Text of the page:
Charter Operators file Lawsuit

A lawsuit was filed in DC by some charter operators to try and overturn the one halibut daily bag limit for charter clients in 2C.  The lawsuit includes a request for a preliminary injunction against the one halibut rule being implemented on June 5th.

The following press release was issued today by the Halibut Coalition

May 22, 2009

FOR IMMEDIATE RELEASE

Charter Lawsuit Ignores Halibut Conservation Concerns

Resource and Other Users Harmed by Charter Fleet Overfishing

Contact:

Linda Behnken, Chair

Halibut Coalition

(907) 747-0695

                                                                                                                                                           

The Halibut Coalition was disappointed to learn today that charter boat operators will sue in an attempt to overturn the new one halibut per day rule. The National Marine Fisheries Service (NMFS) created the rule in an attempt to curb charter overfishing of the halibut resource.

Halibut Coalition representatives said the rule is both fair and necessary to protect halibut stocks. “The Council [NPFMC] has been working on charter halibut management plans since 1993,” said Halibut Coalition Chair Linda Behnken. “The process has been both extensive and open, with public comment taken in more than 30 meetings and thousands of pages of analysis completed. It is disheartening that charter boat operators have chosen to sue, rather than reduce their catch to meet conservation goals.”

The halibut resource in Area 2C has suffered a significant decline in the past decade, with a 58 percent drop in exploitable biomass. The Southeast longline fleet has accepted a 54 percent reduction in the commercial quota over the past 4 years. While the cuts have created economic hardship for many commercial longliners, they acknowledge the smaller quota is necessary to ensure the long-term health of the fishery. The commercial fleet has never surpassed its quota since the IFQ system was implemented in1995.

In sharp contrast, the charter fleet has exceeded its Guideline Harvest Level (GHL) for five consecutive years. In 2008, the charter sector caught almost one million pounds more than it was allotted. This overage directly harms the threatened halibut resource and the harvesters that rely on the resource, including subsistence and unguided sport fishermen.

Contrary to recent statements by charter boat representatives, a reduction in the charter catch does not result in a corresponding increase in the longline quota. NMFS addresses this misperception directly in the “Comments and Reponses” section published with the final rule:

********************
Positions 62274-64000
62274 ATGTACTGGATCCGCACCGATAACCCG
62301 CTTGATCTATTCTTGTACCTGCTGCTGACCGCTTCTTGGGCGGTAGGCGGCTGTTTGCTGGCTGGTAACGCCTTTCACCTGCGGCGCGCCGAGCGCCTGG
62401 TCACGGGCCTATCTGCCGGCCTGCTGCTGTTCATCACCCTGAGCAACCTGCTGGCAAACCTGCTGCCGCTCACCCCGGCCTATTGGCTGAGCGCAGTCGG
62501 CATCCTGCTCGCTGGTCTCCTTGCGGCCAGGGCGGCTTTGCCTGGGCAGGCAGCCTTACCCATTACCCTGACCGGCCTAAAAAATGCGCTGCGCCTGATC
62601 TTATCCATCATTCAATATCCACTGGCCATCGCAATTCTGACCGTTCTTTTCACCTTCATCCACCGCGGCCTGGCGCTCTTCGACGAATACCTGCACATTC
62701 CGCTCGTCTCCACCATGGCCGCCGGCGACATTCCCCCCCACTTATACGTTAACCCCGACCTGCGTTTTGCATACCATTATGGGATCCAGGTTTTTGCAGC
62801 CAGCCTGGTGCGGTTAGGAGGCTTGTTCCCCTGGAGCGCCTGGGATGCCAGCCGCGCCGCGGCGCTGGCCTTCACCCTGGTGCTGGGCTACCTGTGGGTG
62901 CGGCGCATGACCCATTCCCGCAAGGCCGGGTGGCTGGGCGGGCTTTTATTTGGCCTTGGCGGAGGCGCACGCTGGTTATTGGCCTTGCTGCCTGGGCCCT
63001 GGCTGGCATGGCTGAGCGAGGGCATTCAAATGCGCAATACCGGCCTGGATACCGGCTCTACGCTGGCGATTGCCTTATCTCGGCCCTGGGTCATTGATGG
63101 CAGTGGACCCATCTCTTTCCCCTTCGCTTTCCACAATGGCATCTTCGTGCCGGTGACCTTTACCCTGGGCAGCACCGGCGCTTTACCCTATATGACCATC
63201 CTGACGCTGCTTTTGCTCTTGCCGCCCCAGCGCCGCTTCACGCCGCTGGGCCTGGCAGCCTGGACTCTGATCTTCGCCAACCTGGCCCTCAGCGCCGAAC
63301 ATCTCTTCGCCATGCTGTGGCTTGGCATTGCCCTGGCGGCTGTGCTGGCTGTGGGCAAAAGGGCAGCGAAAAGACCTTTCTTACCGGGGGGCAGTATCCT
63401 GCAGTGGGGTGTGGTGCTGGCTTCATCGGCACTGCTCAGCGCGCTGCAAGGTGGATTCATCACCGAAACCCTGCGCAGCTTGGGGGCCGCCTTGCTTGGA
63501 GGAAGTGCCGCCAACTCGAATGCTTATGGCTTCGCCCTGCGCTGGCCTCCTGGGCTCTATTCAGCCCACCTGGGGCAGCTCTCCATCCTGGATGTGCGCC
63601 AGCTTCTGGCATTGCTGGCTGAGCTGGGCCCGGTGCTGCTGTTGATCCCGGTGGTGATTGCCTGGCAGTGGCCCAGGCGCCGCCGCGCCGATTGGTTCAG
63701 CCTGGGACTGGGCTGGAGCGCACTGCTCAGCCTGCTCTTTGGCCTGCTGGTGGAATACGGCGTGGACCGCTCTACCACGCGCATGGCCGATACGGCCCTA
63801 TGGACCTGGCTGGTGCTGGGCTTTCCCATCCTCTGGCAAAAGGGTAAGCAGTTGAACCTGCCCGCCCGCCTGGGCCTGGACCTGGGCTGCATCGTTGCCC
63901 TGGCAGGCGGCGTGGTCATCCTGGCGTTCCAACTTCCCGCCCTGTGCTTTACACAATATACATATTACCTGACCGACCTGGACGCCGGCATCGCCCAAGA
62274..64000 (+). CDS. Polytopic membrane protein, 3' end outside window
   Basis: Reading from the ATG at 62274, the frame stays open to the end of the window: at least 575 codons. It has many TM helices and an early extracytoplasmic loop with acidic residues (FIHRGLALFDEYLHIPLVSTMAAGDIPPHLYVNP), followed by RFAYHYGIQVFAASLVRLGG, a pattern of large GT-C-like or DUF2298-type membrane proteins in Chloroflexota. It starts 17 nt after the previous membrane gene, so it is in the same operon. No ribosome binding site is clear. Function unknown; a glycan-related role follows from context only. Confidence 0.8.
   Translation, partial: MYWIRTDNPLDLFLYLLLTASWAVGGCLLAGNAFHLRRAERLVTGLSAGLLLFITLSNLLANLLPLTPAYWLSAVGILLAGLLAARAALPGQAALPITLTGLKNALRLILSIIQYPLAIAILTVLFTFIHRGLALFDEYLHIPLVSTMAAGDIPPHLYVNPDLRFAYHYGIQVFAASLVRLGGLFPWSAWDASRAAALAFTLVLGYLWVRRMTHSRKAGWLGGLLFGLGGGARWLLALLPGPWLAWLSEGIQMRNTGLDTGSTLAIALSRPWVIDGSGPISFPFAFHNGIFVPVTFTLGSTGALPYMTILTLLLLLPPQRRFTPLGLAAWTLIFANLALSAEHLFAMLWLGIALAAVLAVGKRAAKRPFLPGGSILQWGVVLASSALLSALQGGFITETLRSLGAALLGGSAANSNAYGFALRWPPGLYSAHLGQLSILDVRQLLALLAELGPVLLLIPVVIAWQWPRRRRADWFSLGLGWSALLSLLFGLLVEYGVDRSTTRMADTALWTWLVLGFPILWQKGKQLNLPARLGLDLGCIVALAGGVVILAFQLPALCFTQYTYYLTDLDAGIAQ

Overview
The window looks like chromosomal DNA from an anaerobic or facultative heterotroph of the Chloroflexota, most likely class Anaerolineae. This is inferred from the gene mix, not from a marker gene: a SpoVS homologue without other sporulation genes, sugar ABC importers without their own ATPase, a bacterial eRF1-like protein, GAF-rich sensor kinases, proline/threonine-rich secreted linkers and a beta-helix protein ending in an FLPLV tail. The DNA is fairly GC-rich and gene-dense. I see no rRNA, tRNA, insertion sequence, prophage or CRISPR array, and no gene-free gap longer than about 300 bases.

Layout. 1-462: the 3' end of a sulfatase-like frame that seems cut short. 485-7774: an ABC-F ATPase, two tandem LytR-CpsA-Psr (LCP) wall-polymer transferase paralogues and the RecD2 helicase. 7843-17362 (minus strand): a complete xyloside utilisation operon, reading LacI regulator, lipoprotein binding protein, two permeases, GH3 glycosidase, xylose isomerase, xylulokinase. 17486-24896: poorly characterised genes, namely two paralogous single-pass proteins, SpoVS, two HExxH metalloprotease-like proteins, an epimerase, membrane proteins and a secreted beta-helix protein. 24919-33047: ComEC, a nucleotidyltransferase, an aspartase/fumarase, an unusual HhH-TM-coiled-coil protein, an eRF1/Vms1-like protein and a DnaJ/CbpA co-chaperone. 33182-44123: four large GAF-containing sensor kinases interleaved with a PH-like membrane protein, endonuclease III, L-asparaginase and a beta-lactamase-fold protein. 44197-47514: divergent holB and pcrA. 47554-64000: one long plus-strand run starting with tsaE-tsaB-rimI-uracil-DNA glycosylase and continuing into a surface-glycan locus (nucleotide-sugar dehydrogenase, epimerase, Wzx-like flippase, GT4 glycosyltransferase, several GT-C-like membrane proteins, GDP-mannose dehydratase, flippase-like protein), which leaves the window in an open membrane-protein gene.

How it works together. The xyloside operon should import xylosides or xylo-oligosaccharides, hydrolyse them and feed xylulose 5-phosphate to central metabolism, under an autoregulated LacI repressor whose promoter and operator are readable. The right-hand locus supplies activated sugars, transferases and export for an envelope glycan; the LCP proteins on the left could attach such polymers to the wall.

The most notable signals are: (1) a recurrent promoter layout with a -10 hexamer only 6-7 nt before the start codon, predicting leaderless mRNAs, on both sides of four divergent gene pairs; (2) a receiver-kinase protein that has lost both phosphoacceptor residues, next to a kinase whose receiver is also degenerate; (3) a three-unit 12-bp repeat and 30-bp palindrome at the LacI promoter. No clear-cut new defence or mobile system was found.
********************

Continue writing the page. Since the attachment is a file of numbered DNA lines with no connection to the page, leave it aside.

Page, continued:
This action should reduce the overall harvest rate from all fisheries in

                        Area 2C to a level closer to the 20 percent harvest rate target set by the

                        IPHC for conservation of the resource. If successful, a reduction in the

                        charter vessel harvest should leave more halibut in the water to the

                        benefit of all fisheries now and in future years….

                                                            [Federal Register - Vol. 74, No. 86, p. 21199]

In order for all harvesters – subsistence, unguided sport, commercial and charter – to benefit from the halibut resource in the future, the charter fleet must begin sharing in the conservation burden now. The one-halibut per day rule will force the charter fleet to stay closer to its allotted GHL, leaving more fish in the water to help rebuild the depleted stocks.

The new rule is scheduled to take effect on June 5.

The following commercial longline seafood industry members are available to discuss this issue:

1.      Linda Behnken, Executive Director and fisherman, Alaska Longline Fisherman’s Association (Sitka), (907) 747-0695.

2.      Jev Shelton, Halibut Coalition (Juneau) and fisherman, 907-586-2242

3.      Peggy Parker, Executive Director, Halibut Association of North America (processing sector), (Deming, WA) (360) 592-3116 or cell (360) 319-6208

4.      Kathy Hansen, Executive Director and fisherman, Southeast Alaska Fishermen’s Alliance (Juneau), (907) 586-6652 (will auto forward).

5.      Julianne Curry, Executive Director, Petersburg Vessel Owners Association and fisherman, (907) 772-9323

Background material:

http://www.fakr.noaa.gov/npfmc/current_issues/halibut_issues/halibut.htm

Halibut Coalition comments on the one halibut/day rule: 

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